Sunday, October 11, 2015

Spinster: Kate Bolick

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I am pretty sure I've written this before- maybe even recently- but there's something about reading a book that you're not even sure you like actually *reading, but you know is kind of life changing while you read it. I recently read How to Grow up by Michelle Tea, which similarly, spoke to me, but wasn't a great book. Kate Bolick's Spinster: Making a Life of One's Own was different: I almost didn't like reading it, as it was too much litcrit for me (not my genre), but couldn't put it down because it was just so perfectly timed, so very true, so inspirational. Not like eating your vegetables, but maybe like that workout that you don't enjoy but not only is the best workout of your life but fills you with life-loving chemicals afterwards. (If this sounds like a backhanded compliment, it's not intended that way. Spinster is a wonderful, important book.)

And, in the way of serendipitious reading, or "themacinator sees connections where none exist," this book also followed nicely after Infidel. Where Hirsi Ali was politicized in a most extreme way by growing up a Muslim woman in Muslim countries, causing her to speak out and write about the importance (a "duh" moment, we would think) of making women, half the population, equal to the other half, Bolick's path is slightly different but ultimately comes to the same conclusion. Are women really people if we're groomed to be wives and mothers? Do we actually ever get to grow up if we're taught that we're moving from station to station as someone's something? How can we possibly envision ourselves as selves if "woman" equals daughter < wife < mother? Where is (single) woman on that trajectory?  "What if a girl grew up like a boy," she writes, "with marriage as an abstract, someday thought, a thing to think about when she became an adult, a thing se could do, or not do, depending?" Think we've come that far? It's 2015, right? Yeah, I don't think so. Single ladies (yours truly included) know that the word "single" actually means "dating" and "dating" ladies have to make it very clear to the people they date that they're not looking for either a husband or children, thus ruling out 3/4 of men (I can't speak for women) that are eligible. (Sidenote: men are eligible. Women are single.)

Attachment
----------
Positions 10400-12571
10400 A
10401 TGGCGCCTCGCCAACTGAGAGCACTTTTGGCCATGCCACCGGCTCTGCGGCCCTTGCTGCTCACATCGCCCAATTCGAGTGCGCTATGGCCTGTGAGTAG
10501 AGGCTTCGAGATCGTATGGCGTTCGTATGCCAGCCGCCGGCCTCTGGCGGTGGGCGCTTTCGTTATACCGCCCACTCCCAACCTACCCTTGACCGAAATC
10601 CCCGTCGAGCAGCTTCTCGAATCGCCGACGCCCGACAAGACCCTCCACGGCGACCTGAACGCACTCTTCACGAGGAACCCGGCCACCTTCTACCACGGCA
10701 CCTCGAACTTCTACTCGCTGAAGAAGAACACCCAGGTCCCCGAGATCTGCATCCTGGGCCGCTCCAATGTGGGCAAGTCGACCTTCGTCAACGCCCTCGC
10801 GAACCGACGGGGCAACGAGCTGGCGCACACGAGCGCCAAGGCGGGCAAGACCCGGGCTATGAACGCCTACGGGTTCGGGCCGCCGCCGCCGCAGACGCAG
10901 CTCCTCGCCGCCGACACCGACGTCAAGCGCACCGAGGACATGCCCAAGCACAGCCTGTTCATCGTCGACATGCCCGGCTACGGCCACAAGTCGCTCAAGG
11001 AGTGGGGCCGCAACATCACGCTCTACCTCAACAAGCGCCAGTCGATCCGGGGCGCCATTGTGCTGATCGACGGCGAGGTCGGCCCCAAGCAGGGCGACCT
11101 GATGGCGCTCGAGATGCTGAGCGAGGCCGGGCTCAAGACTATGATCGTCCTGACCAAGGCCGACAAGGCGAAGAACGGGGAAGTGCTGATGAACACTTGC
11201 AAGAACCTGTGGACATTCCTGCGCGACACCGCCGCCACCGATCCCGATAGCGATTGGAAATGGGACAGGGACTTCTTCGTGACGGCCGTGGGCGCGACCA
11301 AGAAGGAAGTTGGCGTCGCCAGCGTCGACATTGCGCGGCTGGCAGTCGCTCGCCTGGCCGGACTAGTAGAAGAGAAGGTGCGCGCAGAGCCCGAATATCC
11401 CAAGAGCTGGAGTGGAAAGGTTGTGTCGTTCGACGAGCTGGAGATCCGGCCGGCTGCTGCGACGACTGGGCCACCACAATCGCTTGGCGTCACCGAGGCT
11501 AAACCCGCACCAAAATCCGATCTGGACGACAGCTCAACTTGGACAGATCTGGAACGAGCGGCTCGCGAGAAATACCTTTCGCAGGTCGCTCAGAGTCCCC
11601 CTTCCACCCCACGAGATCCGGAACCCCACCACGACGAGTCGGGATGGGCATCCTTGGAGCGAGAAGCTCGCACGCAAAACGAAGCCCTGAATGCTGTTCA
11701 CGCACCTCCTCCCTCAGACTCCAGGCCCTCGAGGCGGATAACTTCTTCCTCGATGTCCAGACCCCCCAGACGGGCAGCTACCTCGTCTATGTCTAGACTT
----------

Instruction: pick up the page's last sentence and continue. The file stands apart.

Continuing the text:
Since I've started writing this book report, I've loaned my copy (yup, it was a library book) to a friend (and fellow spinster), so I can't quite finish it the way I want to. The path through Bolick's literary role models is probably interesting to only us spinsters or to other people who think the current version of gender roles isn't productive or fun for anyone. I may even reread this one. If I do, I'll be sure to report back.


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